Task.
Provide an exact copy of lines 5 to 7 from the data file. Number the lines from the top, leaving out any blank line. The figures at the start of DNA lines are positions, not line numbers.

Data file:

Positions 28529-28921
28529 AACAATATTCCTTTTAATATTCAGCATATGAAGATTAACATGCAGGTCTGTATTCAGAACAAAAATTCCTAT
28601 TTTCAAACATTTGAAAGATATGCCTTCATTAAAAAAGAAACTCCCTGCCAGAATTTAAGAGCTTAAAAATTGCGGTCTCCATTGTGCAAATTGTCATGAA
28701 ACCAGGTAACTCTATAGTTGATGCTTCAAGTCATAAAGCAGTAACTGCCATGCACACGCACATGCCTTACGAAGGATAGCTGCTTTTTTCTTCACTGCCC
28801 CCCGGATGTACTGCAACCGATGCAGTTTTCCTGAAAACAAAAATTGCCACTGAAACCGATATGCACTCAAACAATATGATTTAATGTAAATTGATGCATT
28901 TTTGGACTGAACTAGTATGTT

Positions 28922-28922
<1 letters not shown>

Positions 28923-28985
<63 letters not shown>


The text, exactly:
28801 CCCGGATGTACTGCAACCGATGCAGTTTTCCTGAAAACAAAAATTGCCACTGAAACCGATATGCACTCAAACAATATGATTTAATGTAAATTGATGCATT
28901 TTTGGACTGAACTAGTATGTT

Positions 28922-28922